Dreamworld has dominated the news cycle for the past week. Children are not normally interested in the news. They complain about how ‘boring’ it is when we wish to listen to it or watch it. But the tragedy has exploded into their conversations. They are attempting to comprehend how something so emotionally wrenching can happen at the same place so many of them have enjoyed delightful experiences and savoured memories.
Dreamworld is close to home for many of us – if not geographically, then psychologically and emotionally. We’ve taken our kids there. They’ve ridden that ride. They can relate to this incident in ways that they can’t with most news stories, which seem more abstract and distant to them.
What is the psychological impact of this news on our children? On us? And is it any different to the horrible news that feeds into our living rooms, our cars, and onto our screens 24/7?
Mary McNaughton-Cassill, a professor at the University of Texas–San Antonio and leading researcher on the connection between media consumption and stress suggests that in a competitive media environment, news programs are in an all-out war with one another for viewers, and so they ramp up and sensationalise stories that are already heartbreaking. Most of us know this. But what many people do not know is that science suggests ongoing exposure to this type of news can lead to significant negative outcomes for adults and children.
Before we consider these outcomes, we need to be careful about confusing correlation and causation. While awful news could be leaving us feeling lousy, depressed, stressed, or anxious, it might be that people who feel bad actually seek sad news. Depression may cause news watching, rather than news-watching causing depression. We can’t be certain of the direction of the relationship.
What is clear is that as people, young or old, are exposed to this kind of news content, they experience a corresponding sense of hopelessness. The world seems out of control and they become worried that no matter what they do, bad things are coming.
This is unhealthy – even more for kids than for adults. For our children to flourish, they need to believe that the world is a safe, predictable place. They need to see good in the world so they can have hope in a positive future. This mindset drives curiosity, exploration, and healthy development.
I explained this in an interview on the TODAY show with Karl Stefanovic. He replied, ‘But the world is not safe or predictable.’ My reply was that whether it actually is or isn’t is irrelevant. It is what our children believe that matters. Ongoing exposure to news stories makes them believe that it is not, and they lose hope.
Research also tells us that as hope is slowly depleted, bad news leaves us (and our children) feeling helpless. If there’s no hope, why try?
These devastating mindsets are commonly experienced by those who consume the news a lot. Cynicism becomes pervasive. People feel jaded, sighing in resignation when another politician is found to be corrupt, another attack occurs in the Middle East, another life is senselessly taken, and so on.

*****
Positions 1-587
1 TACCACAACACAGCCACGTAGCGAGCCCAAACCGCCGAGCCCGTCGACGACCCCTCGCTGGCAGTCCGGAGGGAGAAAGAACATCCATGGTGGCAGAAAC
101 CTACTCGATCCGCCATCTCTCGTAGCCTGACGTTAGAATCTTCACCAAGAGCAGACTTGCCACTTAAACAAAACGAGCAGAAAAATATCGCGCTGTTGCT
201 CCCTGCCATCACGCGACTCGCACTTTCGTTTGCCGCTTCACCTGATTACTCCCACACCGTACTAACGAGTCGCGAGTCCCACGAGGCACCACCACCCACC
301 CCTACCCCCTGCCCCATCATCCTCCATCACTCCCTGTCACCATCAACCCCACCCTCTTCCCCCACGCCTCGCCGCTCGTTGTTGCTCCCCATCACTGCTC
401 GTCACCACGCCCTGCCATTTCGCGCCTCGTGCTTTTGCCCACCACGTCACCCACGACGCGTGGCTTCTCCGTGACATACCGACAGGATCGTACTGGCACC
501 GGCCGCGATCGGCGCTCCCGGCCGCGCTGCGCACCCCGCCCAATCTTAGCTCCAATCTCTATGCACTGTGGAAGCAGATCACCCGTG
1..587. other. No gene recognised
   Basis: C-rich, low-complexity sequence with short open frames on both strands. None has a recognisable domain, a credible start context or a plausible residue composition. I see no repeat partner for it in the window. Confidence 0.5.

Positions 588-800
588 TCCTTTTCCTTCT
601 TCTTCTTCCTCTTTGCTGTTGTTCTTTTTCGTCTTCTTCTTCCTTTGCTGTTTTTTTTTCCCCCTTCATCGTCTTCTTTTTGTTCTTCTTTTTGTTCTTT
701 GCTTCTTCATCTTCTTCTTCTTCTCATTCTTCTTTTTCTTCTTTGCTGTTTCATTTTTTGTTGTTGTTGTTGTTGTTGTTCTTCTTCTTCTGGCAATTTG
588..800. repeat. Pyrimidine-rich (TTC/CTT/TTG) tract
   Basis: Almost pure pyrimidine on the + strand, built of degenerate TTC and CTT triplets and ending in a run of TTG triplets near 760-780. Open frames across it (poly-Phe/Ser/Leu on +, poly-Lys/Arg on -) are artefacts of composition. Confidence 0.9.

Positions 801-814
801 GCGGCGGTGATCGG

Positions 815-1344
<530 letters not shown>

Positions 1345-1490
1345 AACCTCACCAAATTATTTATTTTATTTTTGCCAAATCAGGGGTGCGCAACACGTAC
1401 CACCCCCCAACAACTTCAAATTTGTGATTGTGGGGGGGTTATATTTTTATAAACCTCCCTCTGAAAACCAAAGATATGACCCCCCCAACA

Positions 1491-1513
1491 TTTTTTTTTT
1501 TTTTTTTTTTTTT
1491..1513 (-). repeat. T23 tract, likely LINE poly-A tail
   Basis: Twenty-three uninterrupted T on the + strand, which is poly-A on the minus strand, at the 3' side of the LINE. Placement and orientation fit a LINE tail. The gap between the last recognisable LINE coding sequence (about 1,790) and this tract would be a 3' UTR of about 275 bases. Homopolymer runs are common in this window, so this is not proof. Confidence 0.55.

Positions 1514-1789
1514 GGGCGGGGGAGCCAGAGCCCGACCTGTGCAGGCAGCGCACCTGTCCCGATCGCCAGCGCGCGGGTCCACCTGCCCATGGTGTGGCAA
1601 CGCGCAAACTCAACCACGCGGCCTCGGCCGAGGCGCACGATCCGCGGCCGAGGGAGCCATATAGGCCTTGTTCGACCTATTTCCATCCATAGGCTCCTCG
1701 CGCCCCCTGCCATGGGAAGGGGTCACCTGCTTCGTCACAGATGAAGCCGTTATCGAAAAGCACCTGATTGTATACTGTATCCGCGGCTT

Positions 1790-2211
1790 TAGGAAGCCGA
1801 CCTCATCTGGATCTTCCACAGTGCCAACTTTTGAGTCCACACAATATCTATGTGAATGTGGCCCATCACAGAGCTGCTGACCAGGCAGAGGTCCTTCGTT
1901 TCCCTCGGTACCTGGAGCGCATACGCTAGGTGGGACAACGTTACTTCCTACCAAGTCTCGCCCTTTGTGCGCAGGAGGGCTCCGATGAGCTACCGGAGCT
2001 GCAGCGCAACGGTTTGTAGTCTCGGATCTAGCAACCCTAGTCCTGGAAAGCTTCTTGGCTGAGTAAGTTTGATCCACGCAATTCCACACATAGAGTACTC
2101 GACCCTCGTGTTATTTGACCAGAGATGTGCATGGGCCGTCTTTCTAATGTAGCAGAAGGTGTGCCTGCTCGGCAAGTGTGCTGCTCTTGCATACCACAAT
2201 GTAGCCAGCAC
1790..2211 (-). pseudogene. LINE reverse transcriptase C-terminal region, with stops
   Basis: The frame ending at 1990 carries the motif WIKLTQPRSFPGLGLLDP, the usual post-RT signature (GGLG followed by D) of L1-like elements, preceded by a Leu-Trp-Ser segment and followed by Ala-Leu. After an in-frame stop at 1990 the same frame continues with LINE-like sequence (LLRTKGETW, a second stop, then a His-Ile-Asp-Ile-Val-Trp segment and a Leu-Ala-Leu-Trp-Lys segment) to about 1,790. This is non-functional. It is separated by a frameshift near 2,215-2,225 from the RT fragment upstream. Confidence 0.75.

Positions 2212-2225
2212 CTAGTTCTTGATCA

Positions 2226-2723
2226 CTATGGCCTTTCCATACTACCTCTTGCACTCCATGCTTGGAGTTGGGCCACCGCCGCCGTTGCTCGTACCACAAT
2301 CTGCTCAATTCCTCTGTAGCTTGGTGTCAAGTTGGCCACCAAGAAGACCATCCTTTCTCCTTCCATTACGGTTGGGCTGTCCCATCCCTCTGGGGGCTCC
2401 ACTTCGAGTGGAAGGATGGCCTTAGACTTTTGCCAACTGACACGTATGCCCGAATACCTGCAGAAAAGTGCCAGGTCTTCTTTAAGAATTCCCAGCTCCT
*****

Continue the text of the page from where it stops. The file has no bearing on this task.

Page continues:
And these hopeless, helpless mindsets can cripple our children. They see a story like Dreamworld and their worldview changes. Something that seemed so safe and happy now arouses anxiety. Questions, fears, and concerns invade their imaginations.
How can we fight back against the anxiety-inducing awfulness of the news cycle, and the potential hopelessness, helplessness, and desensitisation that can challenge our children?
The most obvious answer is to simply ‘turn it off’. But it isn’t realistic to think we can cocoon our children from bad news – especially when it is so all-pervasive.
Beyond that, the answers become a little more nuanced. But mindfully discussing these next ideas with our children can help them process and respond maturely and positively – with resilience – to bad news.
First, talk about the reality of what happened. We can’t deny the awfulness of the story, nor should we blithely and ignorantly respond with “oh well”, or the even more unrealistic, “just be positive”. Let your children know this stuff is sad. Sit with the horribleness. Be ok with the grieving, at whatever level.
Second, guide your children to consciously focus on the clear evidence that news producers look for extremely bad things to tell us about. The world is not as bad as the news makes it look. But media (including social media) have tremendous incentives to broadcast the worst information they can.
Third, point out that news is only news because of its unusual nature. If a person wakes up, drives to school or work, comes home, eats, and goes to bed, no one thinks that’s interesting or unusual. It’s not “news”. But that’s life for most people most days.
Fourth, focus on what will happen now. Inquiries and investigations will be held. Systems and processes will be improved. People will be safer. (At least, that’s what we hope).
Fifth, point out the way bad things often bring out the best in people. Communities collaborate, seeking to serve those who lose so much. People become open to helping.
Finally, seek great stories. Websites like Hopeful Headlines make the news a joy to read. For every tragedy, there are so many miracles. (And that often includes miracles within tragedies.) These stories build hope, they strengthen positivity and gratitude, and they elevate all of us.